Last week’s last-minute fiscal cliff law adds only a little innovation to the 112th Congress’ meager record on energy. The American Taxpayer Relief Act of 2012 extends existing tax provisions in support of renewable energy, like the production tax credit for wind, that were set to expire at the end of 2012; it also reinstates retroactively a number of provisions that had expired at the end of 2011.
There are really only two sorts of innovation on energy tax incentives in the bill: First, there are a few new tax credits—for 2- or 3-wheeled alternative fuel vehicles, and for biofuels based on sources like algae. Second, more expansively and expensively, the scope of the various alternative-energy production tax credits (including the wind-energy production tax credit) has been expanded to include projects merely under construction by the end of 2013, and not already “placed in service” as under previous law.
But mostly, the roster of provisions includes extensions of tax credits for alternative fuel vehicles, alternative fuels including cellulosic biofuels and biodiesel, energy efficient homes and appliances, coal from reserves owned by or held in trust for an Indian tribe, and wind energy production, as well as enhanced expensing and depreciation allowances for some property concerned with energy production.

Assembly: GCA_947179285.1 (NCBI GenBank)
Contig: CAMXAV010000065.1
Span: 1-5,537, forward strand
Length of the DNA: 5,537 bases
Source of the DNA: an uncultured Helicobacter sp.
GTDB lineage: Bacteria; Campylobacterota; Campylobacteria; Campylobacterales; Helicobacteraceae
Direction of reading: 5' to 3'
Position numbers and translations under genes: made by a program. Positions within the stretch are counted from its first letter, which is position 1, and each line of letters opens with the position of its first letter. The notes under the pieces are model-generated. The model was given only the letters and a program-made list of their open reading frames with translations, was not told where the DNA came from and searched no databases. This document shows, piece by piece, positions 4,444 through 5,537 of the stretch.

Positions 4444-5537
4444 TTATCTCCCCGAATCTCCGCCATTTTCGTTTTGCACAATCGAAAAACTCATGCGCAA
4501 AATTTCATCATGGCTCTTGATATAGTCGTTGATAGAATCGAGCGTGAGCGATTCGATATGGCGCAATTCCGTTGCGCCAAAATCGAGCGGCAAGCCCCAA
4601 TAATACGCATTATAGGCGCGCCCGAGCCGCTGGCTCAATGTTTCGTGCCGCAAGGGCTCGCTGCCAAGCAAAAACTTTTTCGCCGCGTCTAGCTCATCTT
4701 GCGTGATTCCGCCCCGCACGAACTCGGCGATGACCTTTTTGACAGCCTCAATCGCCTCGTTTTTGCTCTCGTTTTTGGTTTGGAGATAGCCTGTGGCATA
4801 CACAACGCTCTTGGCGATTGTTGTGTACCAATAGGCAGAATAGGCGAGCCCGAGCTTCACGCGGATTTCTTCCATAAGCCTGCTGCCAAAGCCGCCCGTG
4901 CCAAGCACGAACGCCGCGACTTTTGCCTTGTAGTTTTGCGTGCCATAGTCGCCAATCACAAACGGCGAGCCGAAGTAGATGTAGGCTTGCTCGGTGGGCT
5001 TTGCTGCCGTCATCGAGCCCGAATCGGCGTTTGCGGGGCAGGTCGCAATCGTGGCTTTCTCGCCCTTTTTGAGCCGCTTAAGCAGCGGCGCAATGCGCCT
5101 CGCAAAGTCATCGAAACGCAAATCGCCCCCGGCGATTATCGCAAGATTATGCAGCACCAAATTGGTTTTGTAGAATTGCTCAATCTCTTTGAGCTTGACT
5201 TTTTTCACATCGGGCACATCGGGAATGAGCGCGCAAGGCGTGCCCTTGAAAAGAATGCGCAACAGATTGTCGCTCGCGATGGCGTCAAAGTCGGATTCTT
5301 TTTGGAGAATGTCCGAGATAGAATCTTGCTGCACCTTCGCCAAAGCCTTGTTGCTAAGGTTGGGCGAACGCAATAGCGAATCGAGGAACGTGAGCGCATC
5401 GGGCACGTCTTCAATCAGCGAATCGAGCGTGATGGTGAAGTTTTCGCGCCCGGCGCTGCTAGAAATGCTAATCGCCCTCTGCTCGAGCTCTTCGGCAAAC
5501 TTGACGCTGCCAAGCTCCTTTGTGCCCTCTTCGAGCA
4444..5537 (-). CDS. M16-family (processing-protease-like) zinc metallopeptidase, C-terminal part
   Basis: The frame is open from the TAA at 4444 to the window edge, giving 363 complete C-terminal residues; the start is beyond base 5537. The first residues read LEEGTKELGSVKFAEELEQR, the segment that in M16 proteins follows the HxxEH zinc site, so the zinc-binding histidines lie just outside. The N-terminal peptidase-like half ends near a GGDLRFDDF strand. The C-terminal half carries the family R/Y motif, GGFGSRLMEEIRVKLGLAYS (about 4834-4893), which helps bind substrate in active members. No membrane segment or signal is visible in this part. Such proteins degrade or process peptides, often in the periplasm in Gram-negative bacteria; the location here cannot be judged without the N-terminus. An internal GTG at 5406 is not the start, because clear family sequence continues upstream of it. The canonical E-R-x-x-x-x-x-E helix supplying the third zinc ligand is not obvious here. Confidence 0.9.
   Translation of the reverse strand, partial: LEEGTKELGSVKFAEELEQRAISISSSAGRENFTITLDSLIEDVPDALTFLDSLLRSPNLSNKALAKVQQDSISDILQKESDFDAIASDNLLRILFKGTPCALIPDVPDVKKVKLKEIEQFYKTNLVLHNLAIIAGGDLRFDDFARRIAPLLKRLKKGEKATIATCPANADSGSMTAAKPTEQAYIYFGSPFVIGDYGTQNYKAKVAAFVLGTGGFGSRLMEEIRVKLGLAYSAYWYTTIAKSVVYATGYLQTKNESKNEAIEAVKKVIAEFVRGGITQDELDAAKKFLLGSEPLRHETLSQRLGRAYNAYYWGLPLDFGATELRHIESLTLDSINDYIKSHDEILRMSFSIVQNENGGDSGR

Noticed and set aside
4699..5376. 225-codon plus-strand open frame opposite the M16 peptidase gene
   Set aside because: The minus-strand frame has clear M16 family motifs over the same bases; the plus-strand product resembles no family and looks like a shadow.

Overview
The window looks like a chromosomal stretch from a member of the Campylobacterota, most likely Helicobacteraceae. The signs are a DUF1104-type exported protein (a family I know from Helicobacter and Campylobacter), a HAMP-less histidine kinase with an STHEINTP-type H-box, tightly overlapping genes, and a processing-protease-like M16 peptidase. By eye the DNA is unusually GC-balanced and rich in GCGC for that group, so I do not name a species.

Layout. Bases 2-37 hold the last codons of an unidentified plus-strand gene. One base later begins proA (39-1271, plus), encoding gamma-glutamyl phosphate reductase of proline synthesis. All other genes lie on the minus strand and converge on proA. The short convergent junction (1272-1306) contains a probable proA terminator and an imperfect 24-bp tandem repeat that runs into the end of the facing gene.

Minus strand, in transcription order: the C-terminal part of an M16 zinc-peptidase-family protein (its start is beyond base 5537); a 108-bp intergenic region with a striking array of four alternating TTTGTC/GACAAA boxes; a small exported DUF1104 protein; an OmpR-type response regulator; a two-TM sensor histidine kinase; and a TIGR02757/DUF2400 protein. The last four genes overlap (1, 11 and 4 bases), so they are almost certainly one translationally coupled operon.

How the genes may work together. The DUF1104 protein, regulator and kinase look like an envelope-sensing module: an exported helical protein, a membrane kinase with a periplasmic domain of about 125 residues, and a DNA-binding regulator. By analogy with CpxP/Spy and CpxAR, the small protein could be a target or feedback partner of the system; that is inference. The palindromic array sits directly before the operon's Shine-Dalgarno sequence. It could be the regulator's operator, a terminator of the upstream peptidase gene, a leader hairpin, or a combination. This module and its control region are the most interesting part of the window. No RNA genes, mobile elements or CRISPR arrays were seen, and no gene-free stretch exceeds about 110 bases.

This inability, or political refusal, to innovate, has consequences. Tax “extenders” often turn up in legislation for some obvious reasons: There is no new language to argue over; the language presumably had the intended effects the first time; taxpayers and accountants are familiar with the structure of the incentives; tax return software need be only minimally revised; and all the enacting statute must do is change a date, so no one can sneak any controversial new language in under the radar.
Rejuvenating these expired or expiring measures means Congress is not responding to changing circumstances. As the American Council for an Energy-Efficient Economy (ACEEE) has pointed out, the credits are tailored to specific industries and technologies, giving them a leg up against innovative new technologies or approaches that are not yet covered by the tax code. This conservatism has a price, locking in the tax-favored status of large, politically powerful manufacturers, who lobby Congress for the extenders. The production tax credit for wind energy is a good example. For wind-turbine owners who produce the energy, the production tax credit is a sine qua non for profitability; because Siemens and General Electric sell the equipment to these producers, they support the credit as keeping their line of business open. Therefore, the existence and level of the credit are not based solely on environmental and energy-security concerns, but also on subjective (and fickle) lobbying.
Tax extenders also continue genuine inequities and problems. In ATRA 2012, a good example is probably the extension of the last of the energy-efficient-appliance tax credit under section 45M of the tax code, a credit that is available to appliance manufacturers. Bloomberg and its publication Businessweek have been reporting for years on how Whirlpool has paid no taxes in recent years, thanks in part to the credit. Any beneficial effects of the credit are channeled through the profits of an oligopolic manufacturer, and it’s not clear what benefit buyers see from it, or if they would have been interested in energy-efficient appliances regardless of these credits.